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Low-calorie sweeteners: Are they better or worse for you than sugar?

When EWG was developing Food Scores – our new food database that rates more than 80,000 products on nutrition, ingredient concerns and processing concerns – one of the many thorny questions that we had to confront was: How should low-calorie sweeteners score? This is far from a simple question, but it is an important one, given that these sweeteners are in products as varied as diet sodas, ice cream, yogurt, snack bars, salad dressings, instant oatmeal and bagels.

Notably, the Institute of Medicine does not encourage consumption of products with artificial sweeteners nor consider them appropriate to meet the nutritional recommendations of the federal Dietary Guidelines for Americans (IOM 2007). There is no scientific consensus on whether “diet” products with low-calorie sweeteners help with long-term weight loss. And there is ongoing debate over the safety of some sweeteners and on whether low-calorie sweeteners may condition the palate to make people crave more sweet foods or have other undesirable health effects.

Meanwhile, there is very clear data showing that eating a lot of sugar can be harmful, and the rising rates of diabetes and obesity are serious public health problems. Experts may disagree on exactly how much sugar is too much, but there is really no question that many Americans consume more of it than is good for them. Americans take in average of 22 teaspoons of added sugar a day, according to recent government estimates (NCI 2010; USDA and DHHS 2010).

So should consumers choose low-calorie sweeteners or should they opt for sugar? The answer is that it is probably best to avoid eating too much of either one. The downsides of eating sugar are clear, and there are too many questions about the long-term consequences of consuming low-calorie sweeteners for EWG to recommend them without reservation.

Consumers will notice that diet sodas tend to score better than full sugar sodas in EWG’s Food Scores database. This is because there is clear evidence showing that drinking a lot of sugary drinks is bad for your health, and the jury is still out when it comes to the potential benefits and drawbacks of low-calorie sweeteners.

Some low-calorie sweeteners raise more concerns than others, however, and these differences are reflected in those products’ scores.

Here is EWG’s summary of the state of the evidence on some key questions about sweeteners:

  • Can low-calorie sweeteners help me lose weight?

    Probably not, but we can’t rule it out. Short-term studies of “diet” beverages and foods with artificial sweeteners support the notion that these products can help reduce calorie intake (Peters 2014; Tate 2012). But long-term studies generally find minimal or no positive effect on weight loss (Gardner 2014; Shankar 2013). Researchers have hypothesized that consuming diet beverages could induce compensatory eating, either because of the psychological reassurance that consuming fewer calories provides or as the result of appetite stimulation, which would negate the lower caloric content of diet beverages.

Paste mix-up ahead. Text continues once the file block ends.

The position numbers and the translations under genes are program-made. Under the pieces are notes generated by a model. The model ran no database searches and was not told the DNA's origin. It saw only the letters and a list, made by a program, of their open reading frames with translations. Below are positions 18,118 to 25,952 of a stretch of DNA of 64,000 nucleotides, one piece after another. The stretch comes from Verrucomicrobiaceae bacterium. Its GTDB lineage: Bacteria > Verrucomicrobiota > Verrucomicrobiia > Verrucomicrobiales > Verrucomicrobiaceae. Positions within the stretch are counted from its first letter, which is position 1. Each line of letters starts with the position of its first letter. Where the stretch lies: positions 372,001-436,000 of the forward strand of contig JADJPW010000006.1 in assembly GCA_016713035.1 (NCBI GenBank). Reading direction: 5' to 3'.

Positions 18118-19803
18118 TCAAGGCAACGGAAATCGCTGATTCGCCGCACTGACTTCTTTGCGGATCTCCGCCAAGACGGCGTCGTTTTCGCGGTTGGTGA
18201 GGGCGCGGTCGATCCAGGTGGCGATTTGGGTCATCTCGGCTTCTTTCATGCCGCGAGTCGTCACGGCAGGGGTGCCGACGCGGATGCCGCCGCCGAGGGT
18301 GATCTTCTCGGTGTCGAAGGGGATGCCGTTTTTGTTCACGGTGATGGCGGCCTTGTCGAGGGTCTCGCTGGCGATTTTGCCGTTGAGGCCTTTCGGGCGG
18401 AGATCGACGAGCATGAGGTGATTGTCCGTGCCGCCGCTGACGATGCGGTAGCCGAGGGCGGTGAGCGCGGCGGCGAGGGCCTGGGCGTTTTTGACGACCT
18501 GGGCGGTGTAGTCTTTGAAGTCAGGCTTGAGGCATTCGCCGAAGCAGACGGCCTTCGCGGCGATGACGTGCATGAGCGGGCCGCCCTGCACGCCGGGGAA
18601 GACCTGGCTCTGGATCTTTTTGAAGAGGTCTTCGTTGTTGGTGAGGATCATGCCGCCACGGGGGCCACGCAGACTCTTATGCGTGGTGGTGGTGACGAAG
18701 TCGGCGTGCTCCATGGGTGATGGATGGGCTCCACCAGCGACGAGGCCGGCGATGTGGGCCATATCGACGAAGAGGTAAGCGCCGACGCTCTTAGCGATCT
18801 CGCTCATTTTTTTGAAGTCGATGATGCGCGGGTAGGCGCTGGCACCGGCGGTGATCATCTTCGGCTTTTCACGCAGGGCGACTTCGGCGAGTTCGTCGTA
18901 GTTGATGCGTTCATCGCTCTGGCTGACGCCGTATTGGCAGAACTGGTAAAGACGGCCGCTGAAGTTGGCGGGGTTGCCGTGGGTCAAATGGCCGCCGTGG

If you are trying to wean yourself off a sugar-heavy diet and making the transition to eating healthier food and drinking more water for the long haul, low-calorie sweeteners might help. But don’t fool yourself into believing that they are the answer to your weight problems. Consider the cautionary tale of the San Antonio Heart Study. In this epidemiologic study, University of Texas researchers observed more than 2,000 volunteers for 7-8 years and found that the more diet sodas a person drank, the greater the odds that he or she would become overweight or obese (Fowler 2008).

    Overall, epidemiological studies of people who drink diet beverages are confounded by other dietary factors and prior weight and health issues. Regardless of the limitations in the existing data, however, the weight of evidence to date indicates that consuming diet beverages is not a reliable path to long-term weight loss.
  • Are low-calorie sweeteners good for kids?

    They probably aren’t the best choice. Although artificially sweetened beverages might appear to be a “healthier” choice than sugar-sweetened drinks, many health experts are concerned that artificially sweetened beverages may contribute to developing a life-long habit of consuming sweet beverages and displace truly healthier options such as water or milk (Sylvetsky 2011; IOM 2007).

    The Institute of Medicine pointed out that foods and beverages that contain sweeteners with no nutritional value can displace nutrient-dense, healthful foods and reduce intake of essential nutrients. In a 2007 report titled “Nutrition Standards for Foods in Schools: Leading the Way toward Healthier Youth,” the Institute, a branch of the National Academies, classified diet beverages as secondary-tier products distinct from “foods to encourage” such as fruits, vegetables, whole grains, lower fat dairy products and water. It noted that “the use of non-nutritive sweeteners to provide lower calorie foods and beverages is not necessary to achieve weight control” (IOM 2007).

    It’s also worth noting that similar or higher rates of heart disease and hypertension have been reported in consumers of “diet” beverages than in those who drink sugar-sweetened alternatives (Gardener 2012). The risk of Type 2 diabetes is similar in both groups. (de Koning 2011). In all, the evidence suggests that low-calorie sweeteners don’t give you any benefit when it comes to your risk of heart disease and diabetes. 

  • Could low-calorie sweeteners affect my metabolism in some fashion?